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A new challenge begins

Mosaic helping pupils ‘Make It Happen’ with the Enterprise Challenge 2016 Jonathan Freeman November 26, 2015: As Managing Director of social mobility charity Mosaic, I have the pleasure of seeing at first-hand the positive impact of the work that we carry out in underprivileged areas. I’m proud of all of our programmes — in primary and secondary schools, prisons as well as those running internationally....

Mosaic helping pupils ‘Make It Happen’ with the Enterprise Challenge 2016

Jonathan Freeman

November 26, 2015: As Managing Director of social mobility charity Mosaic, I have the pleasure of seeing at first-hand the positive impact of the work that we carry out in underprivileged areas. I’m proud of all of our programmes — in primary and secondary schools, prisons as well as those running internationally.

November is a particularly exciting month for the Mosaic team as it sees the start of our annual Enterprise Challenge competition, launched during Global Entrepreneurship Week (November 16-22, 2015).

The message for the week is ‘Make It Happen’ and this is exactly what the Enterprise Challenge is designed to do; it is an annual competition running in UK secondary schools with the aim of fostering and promoting entrepreneurial skills amongst pupils.

Last year, nearly 4,000 students from over 100 schools took part and after a series of regional and national finals, the overall winner was a team from Skinners’ Academy, a secondary school located in Hackney, North East London.

The winning team – ‘iRoundUp’ – wowed the panel of judges, comprised of some the best business brains in the UK, including The Apprentice’s Claude Littner, with an idea for a smartphone app that rounds up students’ payments for things such as school meals on their payment cards, and then donates the excess generated to charity.

It’s one of those ideas so simple, yet so brilliant that you wonder why no one had thought of it before! But the fact that a team of young people from Hackney came up with it as part of the Enterprise Challenge makes me very proud indeed.

The scheme, with help and backing from Mosaic, is now entering the early stages of professional development with Parent Pay, with a full launch scheduled for 2016. This is a considerable achievement.

View a video from last year’s grand final below – the excitement and pride of the winning team speaks for itself.

https://www.youtube.com/watch?v=SOA4UjdsZS0

One of the many things that makes the Enterprise Challenge special is the support given to participants by volunteer mentors from the business community.

Last year, over 400 mentors were allocated to teams from businesses, including Marks and Spencer, Jaguar Land Rover, Ernst and Young, PwC and HSBC.

These mentors gave their time freely to guide and advise the teams, bringing both their comprehensive knowledge of the real world of business but also serving as an example to the students of exactly what is possible through high aspirations and hard work.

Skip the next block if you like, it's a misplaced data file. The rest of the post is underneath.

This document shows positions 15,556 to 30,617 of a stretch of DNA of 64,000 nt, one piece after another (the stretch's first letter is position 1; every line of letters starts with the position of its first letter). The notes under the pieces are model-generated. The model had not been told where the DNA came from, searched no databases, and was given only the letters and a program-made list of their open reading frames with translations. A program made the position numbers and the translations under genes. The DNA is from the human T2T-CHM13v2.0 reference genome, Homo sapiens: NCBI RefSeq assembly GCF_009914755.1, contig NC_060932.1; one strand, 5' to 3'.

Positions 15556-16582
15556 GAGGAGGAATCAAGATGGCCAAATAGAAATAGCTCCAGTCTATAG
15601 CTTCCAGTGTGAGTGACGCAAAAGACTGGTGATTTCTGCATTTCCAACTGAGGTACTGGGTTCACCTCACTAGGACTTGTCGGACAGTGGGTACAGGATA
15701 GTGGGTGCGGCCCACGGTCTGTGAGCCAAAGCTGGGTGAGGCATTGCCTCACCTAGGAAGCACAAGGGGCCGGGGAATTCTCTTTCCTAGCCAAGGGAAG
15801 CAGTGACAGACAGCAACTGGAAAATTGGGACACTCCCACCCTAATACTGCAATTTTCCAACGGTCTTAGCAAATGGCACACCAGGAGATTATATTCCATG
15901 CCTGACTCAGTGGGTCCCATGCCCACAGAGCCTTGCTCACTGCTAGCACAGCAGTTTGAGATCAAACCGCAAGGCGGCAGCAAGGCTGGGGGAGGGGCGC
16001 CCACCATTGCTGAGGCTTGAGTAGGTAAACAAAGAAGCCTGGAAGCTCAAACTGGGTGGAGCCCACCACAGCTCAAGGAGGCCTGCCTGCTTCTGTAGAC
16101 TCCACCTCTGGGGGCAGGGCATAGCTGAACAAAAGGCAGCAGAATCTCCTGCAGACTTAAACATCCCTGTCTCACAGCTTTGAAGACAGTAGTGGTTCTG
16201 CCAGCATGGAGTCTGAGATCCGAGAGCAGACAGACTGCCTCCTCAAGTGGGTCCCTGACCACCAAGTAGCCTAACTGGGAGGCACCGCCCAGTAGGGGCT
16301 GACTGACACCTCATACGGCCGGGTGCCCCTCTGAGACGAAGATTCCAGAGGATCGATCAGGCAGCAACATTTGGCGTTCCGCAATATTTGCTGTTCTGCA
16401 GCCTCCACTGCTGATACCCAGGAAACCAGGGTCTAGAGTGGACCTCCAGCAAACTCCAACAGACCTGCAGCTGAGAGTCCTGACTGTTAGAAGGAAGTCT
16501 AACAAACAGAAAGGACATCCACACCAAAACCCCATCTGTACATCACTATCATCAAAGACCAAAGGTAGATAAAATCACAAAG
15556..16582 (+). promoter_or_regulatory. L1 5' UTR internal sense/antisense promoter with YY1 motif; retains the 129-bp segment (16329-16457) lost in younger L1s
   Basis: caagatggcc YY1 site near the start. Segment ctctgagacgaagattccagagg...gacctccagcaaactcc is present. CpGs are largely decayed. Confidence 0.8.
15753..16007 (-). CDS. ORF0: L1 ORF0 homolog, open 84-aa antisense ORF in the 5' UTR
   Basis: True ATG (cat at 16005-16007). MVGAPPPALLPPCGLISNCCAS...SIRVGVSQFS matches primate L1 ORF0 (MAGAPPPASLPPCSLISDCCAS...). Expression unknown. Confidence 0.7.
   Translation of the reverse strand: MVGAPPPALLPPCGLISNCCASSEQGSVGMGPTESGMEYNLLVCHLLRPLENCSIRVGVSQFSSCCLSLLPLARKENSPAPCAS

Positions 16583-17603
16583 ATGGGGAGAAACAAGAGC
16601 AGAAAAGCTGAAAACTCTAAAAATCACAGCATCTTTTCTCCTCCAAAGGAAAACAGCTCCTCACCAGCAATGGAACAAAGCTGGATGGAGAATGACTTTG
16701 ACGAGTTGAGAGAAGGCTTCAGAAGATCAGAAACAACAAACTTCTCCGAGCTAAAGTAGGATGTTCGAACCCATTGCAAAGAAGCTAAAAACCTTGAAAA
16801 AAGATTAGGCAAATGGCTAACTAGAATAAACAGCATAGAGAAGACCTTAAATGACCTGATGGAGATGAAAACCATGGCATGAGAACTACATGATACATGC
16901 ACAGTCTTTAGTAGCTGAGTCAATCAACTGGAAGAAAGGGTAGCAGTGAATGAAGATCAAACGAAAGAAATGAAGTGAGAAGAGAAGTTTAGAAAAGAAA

The feedback from mentors throughout the history of the Enterprise Challenge has always been positive and unified by an observation that the young participants show verve, creativity and an impressive business acumen for those so young.

In many cases, mentors say that their involvement is purely consultative, ready to advise where necessary, but often standing back and marvelling as project after project is born thanks to the endless supply of energy from students.

We have a proud tradition of entrepreneurial success in the UK and figures such as Richard Branson, Peter Jones and James Dyson are worthy ambassadors for what is possible when you match a good idea with large reserves of energy and determination.

We have a proud tradition of entrepreneurial success in the UK and figures such as Richard Branson, Peter Jones and James Dyson are worthy ambassadors for what is possible when you match a good idea with large reserves of energy and determination.

Too often, however, youthful effervesce and the almost instinctive creativity of pupils in schools throughout the country is stifled by socio-economic factors beyond their control.

What the Enterprise Challenge seeks to achieve, and indeed why Mosaic was founded by HRH The Prince of Wales, is to demonstrate to our young people that they have the potential to achieve wonderful things regardless of their background or circumstances.

This is why we run the competition and why I can’t wait to be wowed by the ideas that the students will present to us in 2016, and I hope you will be joining me as a mentor for one of our finalist schools.

Jonathan Freeman is Managing Director of Mosaic

For more information on becoming a Mosaic mentor, please call 020 7566 8734, visitwww.mosaicnetwork.co.uk or email mosaic@bitc.org.uk

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